5. Purpose. Knowing whose shoulders we stand on helps us to grow.

  6. Creativity. We beautify our world with our special talents.

  7. Faith. Believe in yourself with all your heart!

Symbols of Kwanzaa displayed on a table, including the Kinara with red, black, and green candles.

This picture displays some of the symbols of Kwanzaa, including the Kinara (candle holder) and The Seven Candles.

Each night of Kwanzaa, we light a new candle to represent each of The Seven Principles. We celebrate Kwanzaa for seven days from December 26 through January 1, but we can remember to practice The Seven Principles throughout the year!

Picture of multi-generational African-American community.

Photo of participants and attendees at my family's Annual Community Kwanzaa Celebration (courtesy Jim-Ree Museum)

Do The Seven Principles of Kwanzaa resonate with your own personal principles?

Although Kwanzaa is not a religious holiday, The Seven Principles of Kwanzaa may align with your spiritual and religious beliefs. The great thing about The Seven Principles is that they are intended to be universal principles we can all practice in our daily lives. The Seven Principles remind us of what we all have in common and help us to grow as individuals, families, communities, and global citizens.

Once we've learned the chorus and The Seven Principles, the Happy, Happy Kwanzaa song encourages us to dance and to visualize our dreams!

The Happy Happy Kwanzaa dance break lyrics and movements are:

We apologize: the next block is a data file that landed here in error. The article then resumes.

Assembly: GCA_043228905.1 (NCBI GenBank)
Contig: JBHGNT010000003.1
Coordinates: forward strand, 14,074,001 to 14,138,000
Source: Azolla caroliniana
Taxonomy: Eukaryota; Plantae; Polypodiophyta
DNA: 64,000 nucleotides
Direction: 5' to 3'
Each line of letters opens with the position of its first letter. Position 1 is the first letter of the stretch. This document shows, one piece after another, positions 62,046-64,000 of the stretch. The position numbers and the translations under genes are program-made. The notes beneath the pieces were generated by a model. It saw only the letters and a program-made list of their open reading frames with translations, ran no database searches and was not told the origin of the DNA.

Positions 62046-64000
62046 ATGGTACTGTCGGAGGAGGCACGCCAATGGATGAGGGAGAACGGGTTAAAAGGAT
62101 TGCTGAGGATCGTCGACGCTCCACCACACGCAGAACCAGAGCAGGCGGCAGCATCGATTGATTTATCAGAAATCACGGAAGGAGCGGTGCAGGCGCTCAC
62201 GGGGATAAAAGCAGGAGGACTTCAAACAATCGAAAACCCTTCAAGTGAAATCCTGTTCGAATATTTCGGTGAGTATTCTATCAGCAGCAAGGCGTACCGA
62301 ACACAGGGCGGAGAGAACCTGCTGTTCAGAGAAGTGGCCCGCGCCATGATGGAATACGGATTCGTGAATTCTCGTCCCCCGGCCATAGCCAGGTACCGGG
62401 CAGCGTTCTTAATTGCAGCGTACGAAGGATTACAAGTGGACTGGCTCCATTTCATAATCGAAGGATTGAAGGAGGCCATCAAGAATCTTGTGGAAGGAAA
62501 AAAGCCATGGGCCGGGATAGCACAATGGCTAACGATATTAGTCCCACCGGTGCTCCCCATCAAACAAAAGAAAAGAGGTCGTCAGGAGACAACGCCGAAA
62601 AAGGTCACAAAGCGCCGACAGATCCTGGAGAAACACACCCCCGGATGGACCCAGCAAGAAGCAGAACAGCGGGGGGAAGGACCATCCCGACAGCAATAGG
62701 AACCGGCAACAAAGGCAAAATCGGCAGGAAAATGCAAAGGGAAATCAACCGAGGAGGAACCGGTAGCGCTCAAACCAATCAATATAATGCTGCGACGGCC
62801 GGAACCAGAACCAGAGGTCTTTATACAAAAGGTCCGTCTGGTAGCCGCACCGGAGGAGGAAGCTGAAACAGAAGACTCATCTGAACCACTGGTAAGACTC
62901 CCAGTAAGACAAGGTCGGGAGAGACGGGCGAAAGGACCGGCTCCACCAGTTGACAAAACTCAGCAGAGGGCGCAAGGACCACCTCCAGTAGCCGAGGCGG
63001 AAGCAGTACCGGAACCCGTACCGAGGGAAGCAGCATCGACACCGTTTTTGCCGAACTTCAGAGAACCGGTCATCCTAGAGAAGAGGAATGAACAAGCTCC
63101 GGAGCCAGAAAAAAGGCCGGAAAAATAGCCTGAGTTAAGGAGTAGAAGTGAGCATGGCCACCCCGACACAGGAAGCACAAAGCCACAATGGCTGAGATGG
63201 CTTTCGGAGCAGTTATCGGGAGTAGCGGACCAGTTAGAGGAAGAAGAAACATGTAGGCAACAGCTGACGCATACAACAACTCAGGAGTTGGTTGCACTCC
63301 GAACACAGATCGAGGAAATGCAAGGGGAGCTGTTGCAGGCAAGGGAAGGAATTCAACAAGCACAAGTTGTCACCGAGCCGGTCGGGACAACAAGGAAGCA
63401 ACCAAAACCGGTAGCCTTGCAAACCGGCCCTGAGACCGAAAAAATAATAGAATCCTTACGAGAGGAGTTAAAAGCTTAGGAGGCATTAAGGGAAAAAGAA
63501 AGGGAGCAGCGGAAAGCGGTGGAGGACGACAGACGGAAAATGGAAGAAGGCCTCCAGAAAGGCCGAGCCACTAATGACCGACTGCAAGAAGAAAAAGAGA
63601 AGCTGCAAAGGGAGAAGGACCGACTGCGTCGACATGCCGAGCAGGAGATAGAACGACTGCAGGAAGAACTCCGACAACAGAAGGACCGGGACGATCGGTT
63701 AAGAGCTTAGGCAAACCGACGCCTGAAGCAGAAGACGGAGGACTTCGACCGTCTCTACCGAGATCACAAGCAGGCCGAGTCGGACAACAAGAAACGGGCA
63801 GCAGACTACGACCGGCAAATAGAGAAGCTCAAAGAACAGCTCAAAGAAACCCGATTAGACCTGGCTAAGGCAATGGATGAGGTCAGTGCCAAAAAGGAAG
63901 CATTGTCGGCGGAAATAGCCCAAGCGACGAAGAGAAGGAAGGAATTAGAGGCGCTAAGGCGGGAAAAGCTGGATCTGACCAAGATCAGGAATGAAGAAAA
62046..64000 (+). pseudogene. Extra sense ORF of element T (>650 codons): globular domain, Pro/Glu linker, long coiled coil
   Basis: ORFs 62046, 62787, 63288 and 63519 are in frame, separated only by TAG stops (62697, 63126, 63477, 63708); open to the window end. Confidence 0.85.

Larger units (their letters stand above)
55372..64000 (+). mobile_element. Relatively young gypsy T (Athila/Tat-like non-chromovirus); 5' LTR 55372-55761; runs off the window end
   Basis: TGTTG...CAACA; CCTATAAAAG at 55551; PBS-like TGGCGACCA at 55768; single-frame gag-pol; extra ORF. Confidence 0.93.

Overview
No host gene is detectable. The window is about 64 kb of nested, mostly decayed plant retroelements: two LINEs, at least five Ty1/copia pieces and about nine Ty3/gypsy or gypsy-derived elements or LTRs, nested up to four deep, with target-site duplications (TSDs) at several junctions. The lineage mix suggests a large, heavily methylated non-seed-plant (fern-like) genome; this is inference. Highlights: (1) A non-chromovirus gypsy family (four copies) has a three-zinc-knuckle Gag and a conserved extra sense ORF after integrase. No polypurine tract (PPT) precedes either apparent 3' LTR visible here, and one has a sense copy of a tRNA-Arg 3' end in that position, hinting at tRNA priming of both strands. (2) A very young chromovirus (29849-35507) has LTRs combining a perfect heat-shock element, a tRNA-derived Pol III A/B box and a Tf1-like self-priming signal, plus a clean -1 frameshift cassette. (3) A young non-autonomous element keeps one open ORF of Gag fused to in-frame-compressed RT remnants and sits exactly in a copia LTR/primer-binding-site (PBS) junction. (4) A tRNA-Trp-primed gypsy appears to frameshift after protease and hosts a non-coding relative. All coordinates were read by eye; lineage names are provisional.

Clap your hands

Stomp your feet

Do your dance

And sing it with me!

Touch your heart

Close your eyes

See your dreams

And reach for the stars!

Try the Happy Happy Kwanzaa dance break movements with The Jim-Ree Museum Community on YouTube.

After the chorus one last time, the song ends with a vamp on the phrase, Happy Kwanzaa. The soloists sing the meaning of each of The Seven Principles again, while the children shout out the numbers one through seven.

What's the best way to sing and play along to Happy Happy Kwanzaa with The Kwanzaa Singers?

First, The Happy Happy Kwanzaa chorus and dance break lyrics are easy for anyone to learn and remember, so I would start there. Sing along and move to the music! Learn simple movements for the Happy Happy Kwanzaa chorus on YouTube.

Photo of a young African-American girl singing demonstratively with a giant toy microphone.

During the verses, I like to simply enjoying listening to the beautiful lyrics. Listening helps you to learn the words and remember the meaning of The Seven Principles.

Funny photo of toddler sitting with eyes closed and mouth open singing enjoying listening to music in large adult-size headphones.

Finally, to keep it interesting, you can also play music during the verses with your sticks, shakers, drums, body percussion, or whatever your favorite unpitched instruments happen to be!

Photo of school children playing egg shakers and castanets courtesy Cypress Academy New Orleans Music Program.

Now that I've told you all about the Happy Happy Kwanzaa lyrics and movements, you may be wondering about the music and the recording. Let me tell you, that's another reason I love this song!